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(Pocket-lint) - Nissan has announced pre-orders are now open for its home power storage solution, xStorage, which was revealed in May 2016.

Teaming up with Eaton - a power management company - the xStorage steps into the same space as the Tesla Powerwall, aiming to provide a domestic power reserve via the use of batteries.

The Nissan xStorage can be connected to the mains or to renewable energy sources, allowing you to store power for when you need it. If charging from the mains, the xStorage can take its power off-peak when prices are lower, offering that stored energy for use at times of high demand. 

However, many will look to the xStorage to help reduce dependency on the grid, taking its change from solar or other renewable sources, while still allowing energy surplus to be returned to the grid. It also brings the added advantage of offering a power reserve if there's a power failure.

Nissan says that the idea behind xStorage is partly to provide a "sustainable second life" for batteries that have already been used in the company's electric vehicles, claiming that its experience in automotive use means a nicely designed box, and reliable battery performance. Customers will be able to opt for a system with new Nissan batteries instead of the used ones but the price is higher of course.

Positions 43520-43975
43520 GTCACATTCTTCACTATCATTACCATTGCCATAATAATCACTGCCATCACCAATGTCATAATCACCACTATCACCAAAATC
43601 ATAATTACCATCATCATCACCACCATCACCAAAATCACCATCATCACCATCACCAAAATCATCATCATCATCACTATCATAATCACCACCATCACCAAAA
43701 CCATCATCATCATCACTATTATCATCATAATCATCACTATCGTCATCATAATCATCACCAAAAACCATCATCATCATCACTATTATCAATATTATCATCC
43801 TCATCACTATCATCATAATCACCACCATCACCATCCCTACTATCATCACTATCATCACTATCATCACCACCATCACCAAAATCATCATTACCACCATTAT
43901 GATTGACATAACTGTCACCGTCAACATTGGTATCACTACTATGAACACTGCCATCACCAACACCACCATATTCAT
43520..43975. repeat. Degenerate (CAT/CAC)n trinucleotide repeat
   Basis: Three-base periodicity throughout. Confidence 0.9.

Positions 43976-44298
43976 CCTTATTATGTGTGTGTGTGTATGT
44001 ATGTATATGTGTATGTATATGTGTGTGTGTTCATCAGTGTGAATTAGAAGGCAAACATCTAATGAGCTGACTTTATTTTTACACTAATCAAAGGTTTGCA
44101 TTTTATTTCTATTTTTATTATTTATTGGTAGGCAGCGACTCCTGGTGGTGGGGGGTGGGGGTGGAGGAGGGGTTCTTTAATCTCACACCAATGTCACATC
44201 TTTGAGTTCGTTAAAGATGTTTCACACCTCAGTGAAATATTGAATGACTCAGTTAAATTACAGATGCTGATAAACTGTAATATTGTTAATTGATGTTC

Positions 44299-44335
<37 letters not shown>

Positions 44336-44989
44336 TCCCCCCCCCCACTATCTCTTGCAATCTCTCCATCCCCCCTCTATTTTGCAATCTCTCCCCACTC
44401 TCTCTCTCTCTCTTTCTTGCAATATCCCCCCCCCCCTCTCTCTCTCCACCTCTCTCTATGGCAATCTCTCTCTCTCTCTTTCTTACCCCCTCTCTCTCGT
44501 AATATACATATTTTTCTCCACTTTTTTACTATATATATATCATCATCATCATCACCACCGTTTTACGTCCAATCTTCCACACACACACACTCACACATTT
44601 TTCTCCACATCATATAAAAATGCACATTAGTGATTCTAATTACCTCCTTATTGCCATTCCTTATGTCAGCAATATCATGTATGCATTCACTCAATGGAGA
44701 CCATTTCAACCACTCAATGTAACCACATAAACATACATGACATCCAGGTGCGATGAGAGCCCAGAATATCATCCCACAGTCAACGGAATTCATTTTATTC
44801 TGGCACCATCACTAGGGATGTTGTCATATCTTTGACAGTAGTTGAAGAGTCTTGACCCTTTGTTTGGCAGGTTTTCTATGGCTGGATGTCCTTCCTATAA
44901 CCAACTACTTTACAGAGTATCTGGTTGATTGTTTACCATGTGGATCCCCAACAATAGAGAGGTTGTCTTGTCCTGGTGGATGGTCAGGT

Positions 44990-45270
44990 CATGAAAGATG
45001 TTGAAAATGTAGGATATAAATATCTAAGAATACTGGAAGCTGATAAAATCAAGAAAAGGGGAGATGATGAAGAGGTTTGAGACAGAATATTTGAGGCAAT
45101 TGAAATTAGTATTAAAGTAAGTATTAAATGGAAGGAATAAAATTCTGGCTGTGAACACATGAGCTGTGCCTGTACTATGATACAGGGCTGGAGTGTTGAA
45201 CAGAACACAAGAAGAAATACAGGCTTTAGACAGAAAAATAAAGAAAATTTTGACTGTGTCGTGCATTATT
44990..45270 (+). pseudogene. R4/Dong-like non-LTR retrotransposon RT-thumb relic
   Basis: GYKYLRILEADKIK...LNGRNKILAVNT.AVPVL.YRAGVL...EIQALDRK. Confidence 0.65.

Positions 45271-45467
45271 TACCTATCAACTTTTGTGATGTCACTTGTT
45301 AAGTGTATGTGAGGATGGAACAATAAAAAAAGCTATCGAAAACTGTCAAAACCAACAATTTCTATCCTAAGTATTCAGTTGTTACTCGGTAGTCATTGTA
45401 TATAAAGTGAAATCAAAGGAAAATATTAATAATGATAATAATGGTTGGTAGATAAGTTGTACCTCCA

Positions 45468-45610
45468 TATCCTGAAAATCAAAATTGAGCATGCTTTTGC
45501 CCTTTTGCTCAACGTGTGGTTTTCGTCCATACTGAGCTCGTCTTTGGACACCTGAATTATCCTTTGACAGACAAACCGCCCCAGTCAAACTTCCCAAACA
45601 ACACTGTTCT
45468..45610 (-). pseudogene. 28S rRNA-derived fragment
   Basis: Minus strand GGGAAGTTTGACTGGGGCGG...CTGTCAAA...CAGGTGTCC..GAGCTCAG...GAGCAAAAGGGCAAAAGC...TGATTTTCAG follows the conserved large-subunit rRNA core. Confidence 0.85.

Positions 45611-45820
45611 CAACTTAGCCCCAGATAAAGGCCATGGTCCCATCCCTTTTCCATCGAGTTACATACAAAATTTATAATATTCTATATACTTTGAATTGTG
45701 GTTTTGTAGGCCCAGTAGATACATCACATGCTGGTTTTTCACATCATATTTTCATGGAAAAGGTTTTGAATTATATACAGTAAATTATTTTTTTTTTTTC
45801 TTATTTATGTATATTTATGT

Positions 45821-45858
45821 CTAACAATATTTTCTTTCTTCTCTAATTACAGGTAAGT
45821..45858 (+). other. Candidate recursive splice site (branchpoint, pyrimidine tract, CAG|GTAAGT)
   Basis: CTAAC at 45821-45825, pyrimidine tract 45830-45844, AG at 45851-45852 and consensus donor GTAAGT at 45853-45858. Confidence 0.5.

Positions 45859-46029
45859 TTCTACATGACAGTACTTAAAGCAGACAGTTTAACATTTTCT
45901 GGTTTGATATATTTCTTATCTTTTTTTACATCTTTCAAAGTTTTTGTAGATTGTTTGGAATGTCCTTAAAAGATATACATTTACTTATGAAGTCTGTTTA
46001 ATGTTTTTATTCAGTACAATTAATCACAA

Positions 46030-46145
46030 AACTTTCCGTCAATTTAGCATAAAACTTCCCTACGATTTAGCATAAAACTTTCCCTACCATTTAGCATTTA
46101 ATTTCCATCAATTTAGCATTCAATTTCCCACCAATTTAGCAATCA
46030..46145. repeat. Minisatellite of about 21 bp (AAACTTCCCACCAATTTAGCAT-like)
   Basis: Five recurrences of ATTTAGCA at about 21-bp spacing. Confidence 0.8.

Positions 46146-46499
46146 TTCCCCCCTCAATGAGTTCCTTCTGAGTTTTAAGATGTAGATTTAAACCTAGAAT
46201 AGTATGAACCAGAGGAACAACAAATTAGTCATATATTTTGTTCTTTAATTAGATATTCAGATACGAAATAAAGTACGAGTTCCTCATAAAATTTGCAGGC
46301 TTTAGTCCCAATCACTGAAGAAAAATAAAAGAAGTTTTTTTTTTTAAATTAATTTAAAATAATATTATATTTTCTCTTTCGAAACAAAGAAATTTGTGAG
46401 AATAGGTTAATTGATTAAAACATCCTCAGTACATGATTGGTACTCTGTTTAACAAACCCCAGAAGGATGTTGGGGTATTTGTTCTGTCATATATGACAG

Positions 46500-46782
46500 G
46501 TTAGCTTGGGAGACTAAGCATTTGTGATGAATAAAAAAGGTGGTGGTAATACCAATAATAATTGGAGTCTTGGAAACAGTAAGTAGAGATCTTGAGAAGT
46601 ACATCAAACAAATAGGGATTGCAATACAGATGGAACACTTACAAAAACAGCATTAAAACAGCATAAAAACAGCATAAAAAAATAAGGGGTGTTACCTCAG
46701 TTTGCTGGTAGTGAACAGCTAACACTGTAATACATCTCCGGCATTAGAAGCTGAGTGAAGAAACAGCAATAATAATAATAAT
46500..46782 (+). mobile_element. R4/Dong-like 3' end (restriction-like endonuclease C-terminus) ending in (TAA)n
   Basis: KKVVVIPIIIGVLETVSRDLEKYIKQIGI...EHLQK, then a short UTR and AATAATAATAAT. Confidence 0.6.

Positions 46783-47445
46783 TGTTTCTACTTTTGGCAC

You will get smartphone connectivity to easily control the xStorage, and there are six product configurations available, with prices starting from €3500 for a power capacity of 3.5kW, increasing to €3900 for 6kW, excluding VAT and installation costs. Units powered by new Nissan batteries start from €5000 and hit €5580 for the highest capacity, but they also include an extended 10-year warranty.

Mercedes-Benz also offers a home battery, in what looks like a growing range of alternative power solutions. 

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The Nissan xStorage system is available to pre-order now in the UK, Norway and Germany, with other European cities coming in the coming months. Nissan said it expected to install 100,000+ over the next 5 years.

Writing by Britta O'Boyle and Chris Hall.